Essays on Eco-Tourists as the Customer Segment for the Urban Eco-Shacks Case Study

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The paper “ Eco-Tourists as the Customer Segment for the Urban Eco-Shacks" is a fascinating variant of case study on marketing. This paper presents an analysis of a case study, where Eco-Shack, an eco-friendly housing facility, has been developed, and where the owners (Paul and Doug) are keen on improving the marketability of the products although they have no marketing experience. The paper discusses typical bases for market segmentation and identifies the customer segment for the Urban Eco-Shack in Australia. It further describes the business segment that could be interested in standard Eco-Shack.

In addition, it discusses how the Urban Eco-Shack product could be branded and positioned in the market. Further discussion on a cost-oriented approach is present in addition to a customer-based approach as an alternative pricing approach (Sharp, 2013). In the case study, Paul and Doug are keen on improving the marketability of the Urban Eco-Shack and the standard Eco-Shack, innovative, and unique housing facilities that integrate environmental concepts. However, the owners have no marketing experience. In addition, attempts have been made to market the Eco-Shack products to the newspaper and advertisement websites to no success.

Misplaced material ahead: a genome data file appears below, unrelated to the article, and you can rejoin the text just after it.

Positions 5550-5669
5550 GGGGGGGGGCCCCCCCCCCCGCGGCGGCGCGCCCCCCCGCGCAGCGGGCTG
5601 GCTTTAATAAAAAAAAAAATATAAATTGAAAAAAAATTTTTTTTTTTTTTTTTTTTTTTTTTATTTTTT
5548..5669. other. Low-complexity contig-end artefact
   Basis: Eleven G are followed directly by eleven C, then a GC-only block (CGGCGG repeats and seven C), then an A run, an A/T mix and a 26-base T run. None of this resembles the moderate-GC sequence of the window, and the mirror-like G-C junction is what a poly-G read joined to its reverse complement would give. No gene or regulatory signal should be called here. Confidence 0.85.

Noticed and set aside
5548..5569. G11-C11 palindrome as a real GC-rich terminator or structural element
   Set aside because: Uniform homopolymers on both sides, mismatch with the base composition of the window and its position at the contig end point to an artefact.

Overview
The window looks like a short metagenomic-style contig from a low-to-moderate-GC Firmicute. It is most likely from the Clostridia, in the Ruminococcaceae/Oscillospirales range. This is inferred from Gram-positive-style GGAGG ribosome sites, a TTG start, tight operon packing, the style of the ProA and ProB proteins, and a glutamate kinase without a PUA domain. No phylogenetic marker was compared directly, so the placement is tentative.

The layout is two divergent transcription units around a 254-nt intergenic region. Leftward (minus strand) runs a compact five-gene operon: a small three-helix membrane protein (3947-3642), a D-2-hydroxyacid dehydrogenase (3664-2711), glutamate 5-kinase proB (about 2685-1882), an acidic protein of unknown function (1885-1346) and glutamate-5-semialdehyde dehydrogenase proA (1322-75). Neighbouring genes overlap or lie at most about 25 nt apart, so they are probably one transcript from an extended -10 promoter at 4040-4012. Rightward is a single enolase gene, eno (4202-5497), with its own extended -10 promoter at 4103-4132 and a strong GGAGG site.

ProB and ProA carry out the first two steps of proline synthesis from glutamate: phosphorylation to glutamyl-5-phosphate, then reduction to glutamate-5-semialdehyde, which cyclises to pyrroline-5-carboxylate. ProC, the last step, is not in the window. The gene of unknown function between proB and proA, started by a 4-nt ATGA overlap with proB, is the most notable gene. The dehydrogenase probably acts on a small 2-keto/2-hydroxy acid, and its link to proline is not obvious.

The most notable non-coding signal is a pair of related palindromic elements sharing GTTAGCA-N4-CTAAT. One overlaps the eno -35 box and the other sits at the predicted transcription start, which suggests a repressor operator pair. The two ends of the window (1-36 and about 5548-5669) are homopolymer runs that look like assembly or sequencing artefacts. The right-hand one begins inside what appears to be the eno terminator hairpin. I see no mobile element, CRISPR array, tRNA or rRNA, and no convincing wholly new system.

This paper discusses the possible options that both Paul and Doug should take (Sharp, 2013). Consumer Segment for Urban Eco-Shack in New ZealandThe Auckland-based house owners seem to be drawn to standard Eco-Shack than the Urban Eco-Shack on account of its environmental concepts. The prototype Urban Shack advertised in The New Zealand Herald and on Trade and Exchange has not been effective in achieving marketing the product. A possible solution is that a market segment should be performed. Segmenting the market refers to the process of identifying specific groups of customers who share certain characteristics or preferences within the broad-spectrum of the market.

The process involves dividing a market into sections or clusters that share a similarity or commonality in the types of customers they attract. The purpose is often to concentrate marketing force or energy on a particular market segment to gain a competitive edge within that segment (Civic Technologies, 2009).

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Sharp, B. (2013). Marketing: Theory, Evidence, Practice. South Melbourne: Oxford University Press.'

Thomas, J. (2007). Market Segmentation. Arlington: Decision Analyst. Retrieved from http://www.decisionanalyst.com/Downloads/MarketSegm.pdf

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